Editor’s Page: Summer Gleaming

The lure of longer days.


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Photo: Adam Jung

Welcome to the schizophrenia of summer. 

 

The longer days pull us in so many directions. We find ourselves lured by opportunity:  projects long-imagined, family time, career goals, travel. The longer days suggest there is time to do more. Energy charges the air (maybe it’s just the Vitamin D?), almost taunting us to accomplish great things.

 

And yet, we (well, it could just be me) feel simultaneously pulled to swim in the timeless ocean, to escape into a good book, to fly to the Big Island where the sixth generation of my mother’s side of our family is now growing up. To go where my cell phone doesn’t catch for hours at a time, where we plan the day by what we do, not by the time on any clock, to lie down and stare up at the sky.

 

This June issue reflects the competition for our time.  We have the Big Island guide, where senior editor Don Wallace went looking for a kama‘āina update for those who haven’t visited there in some time. And food editor Martha Cheng dined around the island.  And we are pleased to present our annual Restaurant Guide with the help of food photographer extraordinaire Steve Czerniak and a number of writers. We meet a mix of new dishes, classic favorites, a beer-and-wine face-off. What goes best with kalbi, uni pasta and cheesecake? We’ve got conflicting experts. Martha also takes us behind the scenes on two islands, with a seat at the table for the family-style meals that many restaurants serve to their staff.

 

And we have Summer Reads, in which contributing editor Loren Moreno delved into the latest and best reads among Hawai‘i-linked authors and books. The stack he brought back calls to us from the corner of our offices.

 

Finding Honouliuli takes us to the 1940s when wartime suspicions prompted the imprisonment of hundreds of people deemed a risk, mostly Japanese-Americans, at 17 locations throughout the islands. Associate editor Katrina Valcourt talked to the retired librarian who helped locate the forgotten ruins, recently named a national monument.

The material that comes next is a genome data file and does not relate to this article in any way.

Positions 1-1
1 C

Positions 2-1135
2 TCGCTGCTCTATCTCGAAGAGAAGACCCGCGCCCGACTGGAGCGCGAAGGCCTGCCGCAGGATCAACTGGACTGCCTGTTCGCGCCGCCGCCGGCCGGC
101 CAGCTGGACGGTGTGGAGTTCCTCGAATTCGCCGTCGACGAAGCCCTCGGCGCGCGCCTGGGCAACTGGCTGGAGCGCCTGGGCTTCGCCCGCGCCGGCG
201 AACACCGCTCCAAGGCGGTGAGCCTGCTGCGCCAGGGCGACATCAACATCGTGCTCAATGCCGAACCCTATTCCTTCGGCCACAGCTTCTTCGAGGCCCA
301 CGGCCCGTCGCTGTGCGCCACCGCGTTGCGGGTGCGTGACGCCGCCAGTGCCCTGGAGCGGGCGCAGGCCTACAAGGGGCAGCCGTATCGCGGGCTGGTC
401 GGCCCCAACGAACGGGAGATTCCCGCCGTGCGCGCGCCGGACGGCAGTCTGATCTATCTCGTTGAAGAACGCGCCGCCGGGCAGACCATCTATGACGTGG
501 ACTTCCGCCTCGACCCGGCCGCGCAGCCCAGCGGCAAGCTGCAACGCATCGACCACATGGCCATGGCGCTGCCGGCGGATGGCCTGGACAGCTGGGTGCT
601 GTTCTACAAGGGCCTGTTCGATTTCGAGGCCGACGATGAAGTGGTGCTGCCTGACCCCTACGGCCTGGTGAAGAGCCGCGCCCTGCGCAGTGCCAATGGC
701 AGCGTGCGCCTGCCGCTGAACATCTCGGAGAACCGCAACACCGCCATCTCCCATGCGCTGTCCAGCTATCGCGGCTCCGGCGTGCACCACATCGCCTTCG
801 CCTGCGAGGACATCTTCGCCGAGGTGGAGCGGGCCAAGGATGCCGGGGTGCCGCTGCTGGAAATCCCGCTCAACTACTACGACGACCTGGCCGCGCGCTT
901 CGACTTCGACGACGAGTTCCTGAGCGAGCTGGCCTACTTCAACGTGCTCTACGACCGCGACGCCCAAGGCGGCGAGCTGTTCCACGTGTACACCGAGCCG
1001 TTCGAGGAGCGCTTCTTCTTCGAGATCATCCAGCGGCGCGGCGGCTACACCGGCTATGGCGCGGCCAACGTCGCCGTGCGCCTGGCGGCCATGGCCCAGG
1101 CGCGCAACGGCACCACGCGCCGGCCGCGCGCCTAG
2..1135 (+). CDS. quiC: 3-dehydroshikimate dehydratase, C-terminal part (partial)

Even with the extra hours of sunlight, we must still make choices with the time we have. Originally, we intended that Big Island Mayor Kenoi would play a part in the Big Island story.  That was before Kenoi revealed he had run up a tab of more than $129,000 on his county-issued pCard. Before he admitted to travel, hostess bar bills, restaurants, hotels, personal charges that included a bicycle, surfboard, and his bar association dues.  Before he paid back more than $31,000 and apologized, we had requested a chance to tag along with him to share his favorite Big Island places. The pending investigation stopped all that. 

 

Before he hired lawyers, I had a chance to talk with him at the state Capitol when he fielded media questions about the pCard disclosures (that came in response to West Hawai‘i Today reporter Nancy Cook Lauer’s diligent pursuit).

 

And I asked him how an attorney known to be smart and savvy could be in this position? His response: “I was asked that by a good friend, the exact same question. ‘Billy, you one smart guy. How could you be so dumb? So stupid?’ I have no answer. I just, was. You get in your mind, as long as I pay it back, it’s OK, but it’s not. It was clearly bad judgment.”

 

I’d still like to hear what Mayor Kenoi would recommend to a relative or friend visiting from O‘ahu, but he had other matters on his mind as we went to press.

 

Perhaps summer reminds us of the possibilities, because we can recharge, press our reset buttons and start again. Here’s to finding some balance…and summer daydreaming.

 

Read more stories by Robbie Dingeman 

 

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